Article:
By: Gautam Bhan
People, as noted legal scholar Upendra Baxi once said, are not born but made poor. He went on to say that poverty is a passive word that hides the very real ways in which it is considered just, right and fair that some people become and generationally remain impoverished. It is the active processes of impoverishment, he argued, that we should be paying attention to. In contemporary India, there are many places to start looking.
Despite all the critiques levelled at them, poverty lines are, in the medium term, not going anywhere. What follows then is not an argument about their well-known deficiencies in framing, measurement or application. It is instead one possible reframing of them that changes their current form yet retains their ability to fit into existing bureaucratic and state programmes. It is a consciously limited attempt, in other words, to think about what can be done from where we are now.
The reframing begins from the one point of agreement among the debates on the poverty line that have re-emerged with the Rangarajan committee’s new estimations: poverty lines measure not adequate but bare life. This is hardly surprising. After all, these lines began as a measure of income required for a certain caloric intake needed to sustain life. Let alone multidimensional poverty, they never imagined even the very real and gendered ways in which households can manage, schedule and live with hunger in order to fulfil other needs.
If a poverty line is a measure of bare life, of destitution, then why not call it so? Replace a public debate on the numbers in poverty with the headline that says, “X million destitute”, and the political implications of doing so become clear. Starvation, not hunger. Subsidies, not tax holidays.
Entitlements, not handouts. Words matter. The framing of our debates is one of the processes of impoverishment. They are active ways in which we shift the argument from “how much should our budgets allocate to all households that are poor” to “how many poor households can our fixed budgetary allocation on social spending cover”. They allow health spending to remain at 1 per cent of the GDP and education to seemingly never break a 5 per cent ceiling. They allow it, as Baxi would have argued, to be considered right, fair and just that another generation will remain poor.
Reframing poverty lines as destitution lines serves two purposes. First, it allows poverty lines to do the work that they are meant to do — target the most vulnerable, even if on a narrow understanding of caloric or income poverty. Yet, in doing so, it emphasises the urgency of this intervention and it binds its temporality. Destitution lines address immediate, short-term redistributive goals. They should not be, as they are now, the basis of medium-term poverty alleviation programmes. The latter should be guided by a series of lines that establish a ladder of differential vulnerability within a much wider definition of poverty. David Satthertwaite and Diana Mitlin suggest one such ladder — destitution, extreme poverty, poverty and, finally, households-at-risk. Households within each of these lines are vulnerable to an extent that they should be entitled to public goods, social assistance and protection against risk. They should all fall below any ethical and effective “poverty line”. Yet each faces different risks, has different capabilities and requires different interventions over different time periods. Multiple lines capture these differences. They do so in a manner that our bureaucracies can understand.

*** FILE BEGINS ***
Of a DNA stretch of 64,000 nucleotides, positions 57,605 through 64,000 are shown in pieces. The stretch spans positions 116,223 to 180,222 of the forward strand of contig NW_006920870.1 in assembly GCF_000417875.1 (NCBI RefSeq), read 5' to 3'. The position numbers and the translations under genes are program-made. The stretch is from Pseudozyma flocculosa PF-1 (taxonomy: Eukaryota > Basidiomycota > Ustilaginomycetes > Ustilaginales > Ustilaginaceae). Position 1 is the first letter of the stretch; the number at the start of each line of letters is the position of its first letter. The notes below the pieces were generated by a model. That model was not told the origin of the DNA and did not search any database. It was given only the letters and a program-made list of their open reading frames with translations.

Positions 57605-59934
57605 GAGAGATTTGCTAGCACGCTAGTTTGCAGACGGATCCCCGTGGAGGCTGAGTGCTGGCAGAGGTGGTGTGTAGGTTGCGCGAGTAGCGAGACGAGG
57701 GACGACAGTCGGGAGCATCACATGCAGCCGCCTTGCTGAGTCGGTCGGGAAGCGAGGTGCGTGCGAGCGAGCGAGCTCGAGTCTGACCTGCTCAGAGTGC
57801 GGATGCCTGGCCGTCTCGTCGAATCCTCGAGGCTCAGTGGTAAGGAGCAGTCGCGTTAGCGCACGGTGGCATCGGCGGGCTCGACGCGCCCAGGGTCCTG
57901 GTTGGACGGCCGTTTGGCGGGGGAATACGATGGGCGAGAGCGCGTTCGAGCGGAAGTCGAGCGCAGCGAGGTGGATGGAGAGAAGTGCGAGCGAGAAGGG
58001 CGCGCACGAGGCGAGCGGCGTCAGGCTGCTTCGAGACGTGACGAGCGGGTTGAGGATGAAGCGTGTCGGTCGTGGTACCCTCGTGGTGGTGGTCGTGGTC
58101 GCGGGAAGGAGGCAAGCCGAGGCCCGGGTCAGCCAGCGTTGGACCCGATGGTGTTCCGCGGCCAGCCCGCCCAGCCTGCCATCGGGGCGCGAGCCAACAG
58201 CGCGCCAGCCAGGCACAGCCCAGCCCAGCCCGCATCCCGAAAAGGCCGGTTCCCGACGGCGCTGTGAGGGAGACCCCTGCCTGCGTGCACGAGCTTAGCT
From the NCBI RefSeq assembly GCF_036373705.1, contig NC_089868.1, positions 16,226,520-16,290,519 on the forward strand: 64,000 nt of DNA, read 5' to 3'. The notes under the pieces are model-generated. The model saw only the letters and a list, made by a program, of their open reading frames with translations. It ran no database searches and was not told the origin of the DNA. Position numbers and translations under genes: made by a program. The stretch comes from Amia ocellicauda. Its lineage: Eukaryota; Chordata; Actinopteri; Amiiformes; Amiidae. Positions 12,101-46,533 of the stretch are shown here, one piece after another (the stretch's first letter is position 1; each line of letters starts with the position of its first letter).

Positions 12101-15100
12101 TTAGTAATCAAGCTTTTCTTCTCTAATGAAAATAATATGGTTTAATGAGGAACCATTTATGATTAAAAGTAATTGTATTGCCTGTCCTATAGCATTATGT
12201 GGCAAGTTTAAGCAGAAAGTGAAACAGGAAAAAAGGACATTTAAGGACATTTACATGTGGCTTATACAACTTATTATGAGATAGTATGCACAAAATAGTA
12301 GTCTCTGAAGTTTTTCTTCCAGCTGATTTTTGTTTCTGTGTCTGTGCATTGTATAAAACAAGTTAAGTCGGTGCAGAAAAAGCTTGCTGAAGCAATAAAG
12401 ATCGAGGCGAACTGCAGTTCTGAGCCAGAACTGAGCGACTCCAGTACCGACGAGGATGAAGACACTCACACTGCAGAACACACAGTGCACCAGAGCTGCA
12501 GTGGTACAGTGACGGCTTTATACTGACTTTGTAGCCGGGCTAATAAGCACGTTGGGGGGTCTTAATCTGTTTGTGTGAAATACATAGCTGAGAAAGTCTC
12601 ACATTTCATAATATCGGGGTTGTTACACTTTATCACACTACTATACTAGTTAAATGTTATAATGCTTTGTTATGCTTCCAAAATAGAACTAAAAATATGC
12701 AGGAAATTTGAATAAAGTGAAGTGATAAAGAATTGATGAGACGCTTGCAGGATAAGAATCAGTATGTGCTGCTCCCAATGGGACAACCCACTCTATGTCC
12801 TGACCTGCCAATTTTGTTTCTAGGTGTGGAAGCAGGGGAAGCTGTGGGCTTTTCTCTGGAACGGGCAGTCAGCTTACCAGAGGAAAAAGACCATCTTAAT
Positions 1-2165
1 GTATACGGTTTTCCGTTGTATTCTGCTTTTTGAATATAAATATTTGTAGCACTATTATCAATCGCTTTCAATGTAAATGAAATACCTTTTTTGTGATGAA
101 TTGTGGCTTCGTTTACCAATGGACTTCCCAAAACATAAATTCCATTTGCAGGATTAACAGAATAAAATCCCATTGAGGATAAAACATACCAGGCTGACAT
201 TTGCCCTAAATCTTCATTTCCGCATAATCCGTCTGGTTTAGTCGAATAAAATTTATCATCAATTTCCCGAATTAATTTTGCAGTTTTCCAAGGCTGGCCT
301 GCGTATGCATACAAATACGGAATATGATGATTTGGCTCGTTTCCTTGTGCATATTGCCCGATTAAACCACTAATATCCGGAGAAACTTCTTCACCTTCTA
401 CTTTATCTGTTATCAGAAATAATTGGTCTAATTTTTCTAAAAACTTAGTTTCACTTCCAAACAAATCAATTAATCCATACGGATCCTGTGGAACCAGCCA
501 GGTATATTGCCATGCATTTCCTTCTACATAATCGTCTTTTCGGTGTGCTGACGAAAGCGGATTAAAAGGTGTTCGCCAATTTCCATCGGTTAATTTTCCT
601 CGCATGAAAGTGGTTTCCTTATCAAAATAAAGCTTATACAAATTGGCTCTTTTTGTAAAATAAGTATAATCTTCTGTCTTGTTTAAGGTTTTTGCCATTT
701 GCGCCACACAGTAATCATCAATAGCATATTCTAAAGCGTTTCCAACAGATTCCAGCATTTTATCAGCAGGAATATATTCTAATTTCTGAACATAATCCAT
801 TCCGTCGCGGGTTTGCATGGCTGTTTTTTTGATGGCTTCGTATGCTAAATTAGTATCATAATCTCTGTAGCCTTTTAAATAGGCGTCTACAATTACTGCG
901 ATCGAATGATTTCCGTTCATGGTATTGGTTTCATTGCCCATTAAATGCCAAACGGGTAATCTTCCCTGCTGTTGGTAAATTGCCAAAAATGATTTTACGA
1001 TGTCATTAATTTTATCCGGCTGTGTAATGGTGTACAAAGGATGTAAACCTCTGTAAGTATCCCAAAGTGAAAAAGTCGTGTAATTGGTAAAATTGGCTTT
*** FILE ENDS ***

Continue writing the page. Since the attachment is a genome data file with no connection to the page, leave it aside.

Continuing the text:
Second, destitution lines allow us to specify the question of inequality. Inequality in India, particularly in urban areas, is often discussed as the heights to which the wealth of some has risen. Yet inequality in the context of widespread destitution and vulnerability is a different challenge than that of the stratospheric bank accounts of a tiny elite. Urban and rural India are still characterised by an incredibly skewed but particular income inequality. If you put household income on a graph, it doesn’t rise till nearly the very end of the axis, indicating that vast majorities of urban and rural residents fall somewhere between destitution and being households-at-risk. Yet the vulnerability of most of these households remains unrecognised.
When the poverty line is rightly held to be simply a measure of destitution and named as such, we are freed to understand the real geographies of vulnerability and to trace that long flat line that maps income classes. From such a vantage point, it becomes undeniable that universal access to basic services and social security entitlements is the only way forward, even as we debate how these must be provided and by whom. Only such a provision can reflect the real distribution of vulnerability among us. We can only get here, however, if we recognise one of the ways we evade this reality. It is not just through the bogey of financial limitations but through the elision in our words, the manipulations in our readings of uncomfortable empirics, and through the impoverishment of poverty itself as a term that captures the impossibility of a dignified life for far too many of our fellow citizens.
The author teaches at the Indian Institute for Human Settlements, Bangalore
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